, Volume 53, Issue 6, pp 1019-1032
Date: 12 Mar 2010

Regulation of insulin secretion: role of mitochondrial signalling

Abstract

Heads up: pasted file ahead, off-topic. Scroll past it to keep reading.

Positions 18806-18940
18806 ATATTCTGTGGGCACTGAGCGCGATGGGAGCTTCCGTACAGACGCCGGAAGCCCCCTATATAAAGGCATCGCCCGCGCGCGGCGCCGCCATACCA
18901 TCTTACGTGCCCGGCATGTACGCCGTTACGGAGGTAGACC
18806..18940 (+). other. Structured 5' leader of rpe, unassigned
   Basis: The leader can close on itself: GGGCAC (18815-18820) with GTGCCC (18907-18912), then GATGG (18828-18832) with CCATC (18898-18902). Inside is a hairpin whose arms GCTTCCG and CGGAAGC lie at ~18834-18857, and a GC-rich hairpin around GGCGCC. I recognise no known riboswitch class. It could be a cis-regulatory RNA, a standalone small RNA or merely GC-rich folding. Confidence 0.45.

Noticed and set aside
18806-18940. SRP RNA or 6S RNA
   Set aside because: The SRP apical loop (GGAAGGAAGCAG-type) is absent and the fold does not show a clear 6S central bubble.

Pancreatic beta cells are specialised endocrine cells that continuously sense the levels of blood sugar and other fuels and, in response, secrete insulin to maintain normal fuel homeostasis. During postprandial periods an elevated level of plasma glucose rapidly stimulates insulin secretion to decrease hepatic glucose output and promote glucose uptake into other tissues, principally muscle and adipose tissues. Beta cell mitochondria play a key role in this process, not only by providing energy in the form of ATP to support insulin secretion, but also by synthesising metabolites (anaplerosis) that can act, both intra- and extramitochondrially, as factors that couple glucose sensing to insulin granule exocytosis. ATP on its own, and possibly modulated by these coupling factors, triggers closure of the ATP-sensitive potassium channel, resulting in membrane depolarisation that increases intracellular calcium to cause insulin secretion. The metabolic imbalance caused by chronic hyperglycaemia and hyperlipidaemia severely affects mitochondrial metabolism, leading to the development of impaired glucose-induced insulin secretion in type 2 diabetes. It appears that the anaplerotic enzyme pyruvate carboxylase participates directly or indirectly in several metabolic pathways which are important for glucose-induced insulin secretion, including: the pyruvate/malate cycle, the pyruvate/citrate cycle, the pyruvate/isocitrate cycle and glutamate-dehydrogenase-catalysed α-ketoglutarate production. These four pathways enable ‘shuttling’ or ‘recycling’ of these intermediate(s) into and out of mitochondrion, allowing continuous production of intracellular messenger(s). The purpose of this review is to present an account of recent progress in this area of central importance in the realm of diabetes and obesity research.